The changing payments landscape challenges everyone to balance opportunity and risk. What does it take to effectively manage this balance and be a fraud management leader?
Changing Consumer Expectations
Consumer expectations are increasingly being set by masters of digital commerce, such as retailers offering in-store pick-up within an hour of purchase or ride companies that enable riders to hail and pay for the service directly from an app on their phone.
But it’s not just digitally native organizations that are catering to changing consumer demands and raising the bar. Traditional businesses are also getting better at delivering convenient, personalized and integrated customer experiences that cross digital and physical boundaries.
The Costs of Poor Fraud Management Practices
As they invest and immerse themselves in digital transformation, organizations have to make every sale count. Falling short of conversion due to a poor fraud management decision is not an option. The cost is not only the revenue lost from that individual sale, but potentially any further revenue from that customer, especially in the case of ongoing subscriptions where billing isn’t a one-and-done exercise.
Plus, customers who have a negative experience with a service are more likely to abandon ship, and to share their negative experience by word of mouth and on social forums where multiple existing and/or potential new customers reside.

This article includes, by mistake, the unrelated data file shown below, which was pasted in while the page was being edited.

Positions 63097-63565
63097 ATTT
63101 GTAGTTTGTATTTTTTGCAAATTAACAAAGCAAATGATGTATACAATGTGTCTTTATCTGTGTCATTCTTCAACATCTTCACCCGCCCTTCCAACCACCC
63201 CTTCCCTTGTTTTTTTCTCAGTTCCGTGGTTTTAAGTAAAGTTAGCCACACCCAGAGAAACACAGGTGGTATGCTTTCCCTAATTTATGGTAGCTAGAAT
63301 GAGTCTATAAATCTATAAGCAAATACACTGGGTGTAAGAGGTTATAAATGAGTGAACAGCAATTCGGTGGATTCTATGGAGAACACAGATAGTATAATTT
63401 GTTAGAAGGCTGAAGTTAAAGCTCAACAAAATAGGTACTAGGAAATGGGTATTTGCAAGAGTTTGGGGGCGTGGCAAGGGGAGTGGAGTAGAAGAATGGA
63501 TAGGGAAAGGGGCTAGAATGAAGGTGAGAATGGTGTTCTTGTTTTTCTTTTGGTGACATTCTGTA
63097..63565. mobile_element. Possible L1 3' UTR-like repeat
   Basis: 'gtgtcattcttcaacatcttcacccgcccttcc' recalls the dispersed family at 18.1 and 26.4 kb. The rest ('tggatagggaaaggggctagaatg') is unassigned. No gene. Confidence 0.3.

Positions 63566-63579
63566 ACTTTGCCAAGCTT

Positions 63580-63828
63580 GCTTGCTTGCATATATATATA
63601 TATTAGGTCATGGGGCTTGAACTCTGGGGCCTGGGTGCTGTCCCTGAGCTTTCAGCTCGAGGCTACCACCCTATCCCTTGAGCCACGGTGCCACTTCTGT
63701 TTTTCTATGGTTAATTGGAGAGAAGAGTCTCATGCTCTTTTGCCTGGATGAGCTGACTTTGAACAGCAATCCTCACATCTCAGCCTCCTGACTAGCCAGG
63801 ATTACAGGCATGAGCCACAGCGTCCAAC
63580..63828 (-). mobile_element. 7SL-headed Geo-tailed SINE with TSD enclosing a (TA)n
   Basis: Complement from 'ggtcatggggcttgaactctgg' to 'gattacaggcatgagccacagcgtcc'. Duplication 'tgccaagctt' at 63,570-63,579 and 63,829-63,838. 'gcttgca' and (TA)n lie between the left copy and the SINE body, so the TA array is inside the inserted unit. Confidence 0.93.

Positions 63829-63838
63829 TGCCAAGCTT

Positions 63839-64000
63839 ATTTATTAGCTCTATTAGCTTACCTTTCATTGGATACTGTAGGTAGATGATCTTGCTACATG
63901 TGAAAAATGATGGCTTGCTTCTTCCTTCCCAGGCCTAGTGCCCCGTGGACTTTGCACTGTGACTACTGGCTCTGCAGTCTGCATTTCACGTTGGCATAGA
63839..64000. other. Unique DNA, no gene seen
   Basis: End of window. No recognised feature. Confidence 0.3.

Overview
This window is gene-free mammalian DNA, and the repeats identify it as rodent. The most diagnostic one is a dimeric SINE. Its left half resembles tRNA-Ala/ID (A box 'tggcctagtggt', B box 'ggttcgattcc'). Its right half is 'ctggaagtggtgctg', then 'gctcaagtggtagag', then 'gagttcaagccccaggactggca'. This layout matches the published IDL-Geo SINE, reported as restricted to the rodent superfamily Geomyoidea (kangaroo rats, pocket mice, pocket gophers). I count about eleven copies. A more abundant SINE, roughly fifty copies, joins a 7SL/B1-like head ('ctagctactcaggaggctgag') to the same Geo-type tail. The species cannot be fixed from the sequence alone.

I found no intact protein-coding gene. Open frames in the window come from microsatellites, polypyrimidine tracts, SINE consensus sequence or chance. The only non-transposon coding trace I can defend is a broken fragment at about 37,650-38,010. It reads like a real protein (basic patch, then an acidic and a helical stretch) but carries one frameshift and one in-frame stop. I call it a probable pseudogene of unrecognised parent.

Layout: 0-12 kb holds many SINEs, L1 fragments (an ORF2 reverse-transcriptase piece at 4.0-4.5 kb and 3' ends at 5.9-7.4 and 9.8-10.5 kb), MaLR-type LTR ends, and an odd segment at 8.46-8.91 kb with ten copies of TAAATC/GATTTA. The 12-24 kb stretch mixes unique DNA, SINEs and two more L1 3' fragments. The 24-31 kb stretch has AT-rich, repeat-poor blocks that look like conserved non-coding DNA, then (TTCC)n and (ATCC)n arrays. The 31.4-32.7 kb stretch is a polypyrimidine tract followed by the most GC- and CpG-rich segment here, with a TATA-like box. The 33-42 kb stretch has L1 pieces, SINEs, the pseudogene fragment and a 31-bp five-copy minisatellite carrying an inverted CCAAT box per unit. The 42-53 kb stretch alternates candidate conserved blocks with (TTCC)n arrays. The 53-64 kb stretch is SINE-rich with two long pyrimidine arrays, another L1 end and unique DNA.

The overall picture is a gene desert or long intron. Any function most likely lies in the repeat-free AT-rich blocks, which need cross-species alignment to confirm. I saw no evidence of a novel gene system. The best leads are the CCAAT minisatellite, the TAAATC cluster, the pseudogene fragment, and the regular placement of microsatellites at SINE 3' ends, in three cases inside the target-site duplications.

The Three Dimensions of Customer-Centric Fraud Management
With one lost sale having the potential to affect a brand’s reputation, it’s clear that any effective fraud management strategy should be customer-centric, with the focus on ensuring that
genuine customer orders are automatically accepted.
At the same time, it’s important that a fraud management strategy doesn’t maximize revenue to the detriment of other areas.
Effective fraud management requires the careful balance of three interdependent dimensions:
– Maximize revenue. Deliver a positive experience for genuine customers and maximize the acceptance of genuine orders.
– Minimize fraud loss. Accurately detect and reject fraudulent orders to minimize fraud losses. Maximize rejection, minimize chargebacks.
– Minimize operational costs. Efficiently manage the operational costs of fraud management activities by integrating, streamlining, and automating fraud management processes.
Fraud Management Best Practices
Based on a global report, involving nearly 2,800 fraud management specialists, representing organizations across 34 countries, CyberSource examines the characteristics of those organizations that place equal importance on all three areas of the fraud
management balancing act:
When you compare those that place equal attention on all three aspects—those that appear to have mastered balance—to those that don’t, you see statistically significant differences that mark the former as leaders, including:
- Leaders have a chargeback rate 4x lower than other respondents
- Leaders are 2.5x more likely to rate ecommerce fraud management as extremely important to their organization’s business strategy
Leaders find it less of a challenge to respond to emerging fraud attacks
- Leaders have a significantly greater range of capabilities that give them the agility to respond to the dynamic landscape within which they operate
- Leaders have a greater capability to use data effectively for fraud management
- Leaders are less likely to conduct manual review and spend less in this area with a smaller percentage of their annual ecommerce fraud management budget going towards order review staff
Download the full CyberSource report to see what sets leaders apart and how you can use this insight to move towards your own fraud management best practices, 2019 Global eCommerce Fraud Management Report: Master of Balance, What It Takes to Be a Fraud Management Leader.